Friday, 20 November 2015


Devolution will happen; it’s on the agenda, and there is a good deal of cross-party support for it. Although I have reservations about some aspects and details of the government’s proposals, the direction of travel is essentially right.

But we need a dialogue and debate about two important issues.

The first is the importance of codifying the powers of local government and its relationship with the centre. Currently, there is a real danger that some powers and aspects of policy will be devolved to local councils, but that other powers will be removed from local councils, and more controls introduced in their place.

For instance, at the same time that parliament is considering The Cities and Local Government Devolution Bill, it is also considering a Housing and Planning Bill which expropriates a large number of planning issues from local decision-making and gives them to Whitehall.

In the last parliament, the government portrayed the stand-alone housing revenue accounts as a major mechanism of decentralisation—a means of devolving power to local councils—but has now announced measures about rent-setting and determination which reverse devolution and move back to a centrist approach.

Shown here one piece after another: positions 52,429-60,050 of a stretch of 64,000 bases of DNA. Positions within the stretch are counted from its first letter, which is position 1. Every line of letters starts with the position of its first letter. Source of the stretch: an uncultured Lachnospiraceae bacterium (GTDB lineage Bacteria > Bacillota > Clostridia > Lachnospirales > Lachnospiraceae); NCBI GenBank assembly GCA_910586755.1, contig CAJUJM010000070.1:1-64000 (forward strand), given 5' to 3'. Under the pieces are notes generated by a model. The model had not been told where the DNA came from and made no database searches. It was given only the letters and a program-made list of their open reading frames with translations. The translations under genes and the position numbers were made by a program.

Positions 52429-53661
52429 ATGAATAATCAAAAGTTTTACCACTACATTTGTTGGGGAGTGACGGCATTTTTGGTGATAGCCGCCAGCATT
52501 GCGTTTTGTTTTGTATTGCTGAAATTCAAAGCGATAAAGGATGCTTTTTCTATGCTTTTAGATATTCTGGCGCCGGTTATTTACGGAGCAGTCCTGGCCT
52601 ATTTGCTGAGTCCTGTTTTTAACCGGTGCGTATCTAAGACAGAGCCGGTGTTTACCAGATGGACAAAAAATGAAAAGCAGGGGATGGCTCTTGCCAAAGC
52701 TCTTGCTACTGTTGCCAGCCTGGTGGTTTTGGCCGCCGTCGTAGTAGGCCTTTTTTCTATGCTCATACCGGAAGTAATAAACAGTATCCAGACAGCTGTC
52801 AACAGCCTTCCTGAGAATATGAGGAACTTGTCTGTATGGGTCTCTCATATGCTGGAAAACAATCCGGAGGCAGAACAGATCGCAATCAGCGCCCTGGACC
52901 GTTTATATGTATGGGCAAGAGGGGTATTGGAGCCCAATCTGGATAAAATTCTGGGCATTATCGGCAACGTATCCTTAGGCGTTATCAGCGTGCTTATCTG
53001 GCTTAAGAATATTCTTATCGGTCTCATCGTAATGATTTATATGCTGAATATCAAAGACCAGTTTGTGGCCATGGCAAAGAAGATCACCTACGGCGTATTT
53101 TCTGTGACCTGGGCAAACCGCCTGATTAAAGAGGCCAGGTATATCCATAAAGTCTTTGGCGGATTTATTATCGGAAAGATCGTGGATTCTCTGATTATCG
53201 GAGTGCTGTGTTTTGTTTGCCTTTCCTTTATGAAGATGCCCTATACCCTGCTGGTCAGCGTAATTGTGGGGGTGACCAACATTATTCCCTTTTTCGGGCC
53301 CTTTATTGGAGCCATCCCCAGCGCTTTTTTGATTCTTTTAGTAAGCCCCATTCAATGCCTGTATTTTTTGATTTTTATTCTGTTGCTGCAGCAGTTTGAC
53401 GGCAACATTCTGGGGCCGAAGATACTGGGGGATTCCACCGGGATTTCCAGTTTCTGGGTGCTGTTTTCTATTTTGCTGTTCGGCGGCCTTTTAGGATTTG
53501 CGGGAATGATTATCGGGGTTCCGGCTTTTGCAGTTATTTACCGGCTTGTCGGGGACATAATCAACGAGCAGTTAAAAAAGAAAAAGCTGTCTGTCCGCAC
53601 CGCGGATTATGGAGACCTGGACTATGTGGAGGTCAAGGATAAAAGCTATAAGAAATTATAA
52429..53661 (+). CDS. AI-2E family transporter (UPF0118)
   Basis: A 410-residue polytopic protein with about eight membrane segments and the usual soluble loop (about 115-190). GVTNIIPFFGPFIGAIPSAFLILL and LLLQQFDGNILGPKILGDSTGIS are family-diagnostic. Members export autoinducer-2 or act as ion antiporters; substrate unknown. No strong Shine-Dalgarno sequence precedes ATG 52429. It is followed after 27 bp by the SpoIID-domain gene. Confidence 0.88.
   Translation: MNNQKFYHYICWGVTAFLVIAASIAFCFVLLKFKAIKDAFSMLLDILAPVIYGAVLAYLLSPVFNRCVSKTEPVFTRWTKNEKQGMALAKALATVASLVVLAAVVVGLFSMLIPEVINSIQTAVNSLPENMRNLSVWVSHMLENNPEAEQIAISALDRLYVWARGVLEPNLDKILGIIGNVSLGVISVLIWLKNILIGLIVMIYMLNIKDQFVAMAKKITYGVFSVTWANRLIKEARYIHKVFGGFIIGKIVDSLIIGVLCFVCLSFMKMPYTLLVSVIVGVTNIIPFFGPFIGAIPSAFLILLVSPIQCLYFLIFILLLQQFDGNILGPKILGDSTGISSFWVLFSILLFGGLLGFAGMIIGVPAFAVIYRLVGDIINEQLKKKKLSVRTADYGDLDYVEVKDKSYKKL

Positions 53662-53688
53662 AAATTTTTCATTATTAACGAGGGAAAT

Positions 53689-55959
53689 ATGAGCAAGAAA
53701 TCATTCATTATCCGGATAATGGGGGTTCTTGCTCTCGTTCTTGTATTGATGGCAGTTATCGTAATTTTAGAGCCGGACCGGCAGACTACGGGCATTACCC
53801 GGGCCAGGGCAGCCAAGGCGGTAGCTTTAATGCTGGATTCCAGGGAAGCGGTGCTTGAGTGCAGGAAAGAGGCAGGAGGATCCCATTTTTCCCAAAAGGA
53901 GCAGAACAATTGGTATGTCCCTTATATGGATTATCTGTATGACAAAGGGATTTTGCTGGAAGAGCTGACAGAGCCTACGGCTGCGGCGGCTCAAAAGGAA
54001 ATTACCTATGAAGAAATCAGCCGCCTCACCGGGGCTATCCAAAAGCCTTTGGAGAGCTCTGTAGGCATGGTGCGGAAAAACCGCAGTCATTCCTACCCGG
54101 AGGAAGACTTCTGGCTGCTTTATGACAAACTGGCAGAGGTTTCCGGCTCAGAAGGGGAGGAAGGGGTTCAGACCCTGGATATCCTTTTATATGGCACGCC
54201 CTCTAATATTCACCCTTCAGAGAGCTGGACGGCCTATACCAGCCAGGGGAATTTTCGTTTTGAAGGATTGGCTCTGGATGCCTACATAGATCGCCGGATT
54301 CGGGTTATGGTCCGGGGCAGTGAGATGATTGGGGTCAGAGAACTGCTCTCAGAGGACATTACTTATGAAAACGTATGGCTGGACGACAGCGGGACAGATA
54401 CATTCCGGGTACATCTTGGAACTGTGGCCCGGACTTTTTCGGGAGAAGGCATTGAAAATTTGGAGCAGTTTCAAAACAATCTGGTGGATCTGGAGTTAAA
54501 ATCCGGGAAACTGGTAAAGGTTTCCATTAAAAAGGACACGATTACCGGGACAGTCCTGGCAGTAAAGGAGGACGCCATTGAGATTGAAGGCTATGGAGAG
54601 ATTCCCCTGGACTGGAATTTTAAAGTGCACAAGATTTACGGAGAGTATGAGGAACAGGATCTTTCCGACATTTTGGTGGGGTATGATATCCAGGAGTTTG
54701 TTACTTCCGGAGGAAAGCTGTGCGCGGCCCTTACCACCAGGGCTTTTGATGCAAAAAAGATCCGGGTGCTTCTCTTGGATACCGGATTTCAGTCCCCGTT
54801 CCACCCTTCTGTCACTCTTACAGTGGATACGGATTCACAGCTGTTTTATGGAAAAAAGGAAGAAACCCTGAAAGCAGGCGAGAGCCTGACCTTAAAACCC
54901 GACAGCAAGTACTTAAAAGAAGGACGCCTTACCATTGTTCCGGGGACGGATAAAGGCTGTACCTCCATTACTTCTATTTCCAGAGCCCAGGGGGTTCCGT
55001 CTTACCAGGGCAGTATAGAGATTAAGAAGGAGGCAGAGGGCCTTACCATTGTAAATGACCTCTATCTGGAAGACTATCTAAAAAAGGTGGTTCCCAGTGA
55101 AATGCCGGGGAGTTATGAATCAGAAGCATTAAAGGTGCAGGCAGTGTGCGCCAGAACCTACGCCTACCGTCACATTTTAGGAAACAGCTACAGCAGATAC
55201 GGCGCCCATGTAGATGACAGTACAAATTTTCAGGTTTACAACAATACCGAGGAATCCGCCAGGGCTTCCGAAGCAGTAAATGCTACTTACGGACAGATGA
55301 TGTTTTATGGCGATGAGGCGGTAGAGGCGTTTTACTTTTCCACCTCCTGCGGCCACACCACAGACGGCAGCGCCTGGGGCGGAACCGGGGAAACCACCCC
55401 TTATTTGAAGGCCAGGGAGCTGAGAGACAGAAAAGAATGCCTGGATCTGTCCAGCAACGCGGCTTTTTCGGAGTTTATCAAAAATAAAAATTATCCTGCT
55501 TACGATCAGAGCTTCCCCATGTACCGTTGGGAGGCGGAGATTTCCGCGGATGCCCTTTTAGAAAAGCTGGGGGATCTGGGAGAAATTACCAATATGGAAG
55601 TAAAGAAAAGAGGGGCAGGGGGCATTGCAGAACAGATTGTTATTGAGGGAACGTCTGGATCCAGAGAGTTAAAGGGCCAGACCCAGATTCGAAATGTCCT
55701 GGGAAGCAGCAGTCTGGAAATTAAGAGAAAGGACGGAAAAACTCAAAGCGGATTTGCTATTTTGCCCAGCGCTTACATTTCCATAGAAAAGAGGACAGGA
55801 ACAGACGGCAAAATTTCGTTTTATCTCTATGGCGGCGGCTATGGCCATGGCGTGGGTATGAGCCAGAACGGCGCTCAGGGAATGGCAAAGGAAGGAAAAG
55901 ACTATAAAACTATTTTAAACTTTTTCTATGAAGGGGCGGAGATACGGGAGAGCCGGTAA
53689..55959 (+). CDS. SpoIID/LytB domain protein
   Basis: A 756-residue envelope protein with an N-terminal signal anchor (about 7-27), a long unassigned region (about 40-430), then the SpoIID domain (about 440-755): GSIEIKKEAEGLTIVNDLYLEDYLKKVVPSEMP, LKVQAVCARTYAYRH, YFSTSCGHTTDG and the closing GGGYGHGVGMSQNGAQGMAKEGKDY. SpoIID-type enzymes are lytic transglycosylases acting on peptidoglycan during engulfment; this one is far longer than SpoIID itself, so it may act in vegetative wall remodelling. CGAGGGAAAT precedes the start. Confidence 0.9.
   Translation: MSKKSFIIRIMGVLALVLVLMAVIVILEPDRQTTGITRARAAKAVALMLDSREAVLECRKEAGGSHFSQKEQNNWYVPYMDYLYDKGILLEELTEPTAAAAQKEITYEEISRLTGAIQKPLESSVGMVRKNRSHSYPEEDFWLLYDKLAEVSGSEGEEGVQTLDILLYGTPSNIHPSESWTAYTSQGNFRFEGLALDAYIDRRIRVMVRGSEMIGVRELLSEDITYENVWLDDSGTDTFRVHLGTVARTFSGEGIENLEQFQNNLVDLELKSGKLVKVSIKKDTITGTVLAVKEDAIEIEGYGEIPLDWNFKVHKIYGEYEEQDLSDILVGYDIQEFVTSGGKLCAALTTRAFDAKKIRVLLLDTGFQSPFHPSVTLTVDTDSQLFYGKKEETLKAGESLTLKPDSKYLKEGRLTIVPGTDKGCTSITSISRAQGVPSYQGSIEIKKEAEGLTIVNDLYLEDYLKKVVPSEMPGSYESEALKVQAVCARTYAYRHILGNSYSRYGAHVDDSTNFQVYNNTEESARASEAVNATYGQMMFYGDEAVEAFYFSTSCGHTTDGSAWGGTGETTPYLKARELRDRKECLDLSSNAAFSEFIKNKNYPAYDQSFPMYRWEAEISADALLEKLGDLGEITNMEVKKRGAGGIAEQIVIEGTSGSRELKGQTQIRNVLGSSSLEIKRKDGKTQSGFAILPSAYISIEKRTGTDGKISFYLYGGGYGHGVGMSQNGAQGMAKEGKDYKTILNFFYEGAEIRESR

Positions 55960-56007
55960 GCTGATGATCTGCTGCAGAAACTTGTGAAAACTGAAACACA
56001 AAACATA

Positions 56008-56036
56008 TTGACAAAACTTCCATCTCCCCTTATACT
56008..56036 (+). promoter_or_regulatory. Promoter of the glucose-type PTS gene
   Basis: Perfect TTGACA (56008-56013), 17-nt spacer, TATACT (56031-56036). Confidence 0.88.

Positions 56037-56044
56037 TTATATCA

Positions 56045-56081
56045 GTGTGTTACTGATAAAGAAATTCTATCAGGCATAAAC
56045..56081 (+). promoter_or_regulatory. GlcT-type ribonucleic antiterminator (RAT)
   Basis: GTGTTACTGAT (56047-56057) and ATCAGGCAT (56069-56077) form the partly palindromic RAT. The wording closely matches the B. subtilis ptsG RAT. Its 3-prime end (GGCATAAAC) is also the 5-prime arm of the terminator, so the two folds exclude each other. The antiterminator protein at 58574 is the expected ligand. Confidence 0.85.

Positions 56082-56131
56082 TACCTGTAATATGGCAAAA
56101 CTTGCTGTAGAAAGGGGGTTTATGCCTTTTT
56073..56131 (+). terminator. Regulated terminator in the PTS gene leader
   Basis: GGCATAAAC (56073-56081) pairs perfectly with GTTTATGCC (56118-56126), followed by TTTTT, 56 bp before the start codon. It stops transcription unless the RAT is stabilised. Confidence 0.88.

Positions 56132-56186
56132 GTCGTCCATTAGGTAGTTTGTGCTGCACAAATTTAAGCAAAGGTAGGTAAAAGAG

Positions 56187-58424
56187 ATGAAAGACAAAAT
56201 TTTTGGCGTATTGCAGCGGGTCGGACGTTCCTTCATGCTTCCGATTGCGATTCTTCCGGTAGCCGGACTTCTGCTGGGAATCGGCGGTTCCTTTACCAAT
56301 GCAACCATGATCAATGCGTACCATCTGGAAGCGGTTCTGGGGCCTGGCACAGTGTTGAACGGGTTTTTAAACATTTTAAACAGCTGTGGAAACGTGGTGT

My point is that we need a time of reflection, with a discussion between Government, local government and this House about the framework for the constitutional relationships between the centre and local authorities of whatever kind, including combined authorities, so that we can look at the balance of powers and perhaps put down some markers or mechanisms for ensuring that the devolution we all support today is not taken back tomorrow. We need something of that kind. A constitutional convention has been mentioned—the Government may not like those words, but we need some mechanism to enable that to happen.

My second concern is about fiscal devolution. Last year, the Select Committee I chair produced a report on an all-party basis. It was overwhelmingly supported by the London Finance Commission, the Mayor of London and London boroughs, and the core cities. But it was dismissed by the government as something that it didn’t want to pursue.

However, the government is now pursuing the total localisation of business rates, but proposes to retain council tax capping and control by referendum. No other tax requires a referendum on any increase. I no more agree with this policy now than previously. Further, it is ludicrous that there has been no revaluation for council tax purposes for 25 years. And the government is simply refusing to consider any localisation of stamp duty or other property taxes or of income tax.

We need a serious look at wider fiscal devolution. Ultimately, simply giving to local councils the power to spend money that has been handed out from the centre is not real devolution at all.

Note: This is a summary of some contributions I made to the debate on the Cities and Local Government Devolution Bill. You can read more at: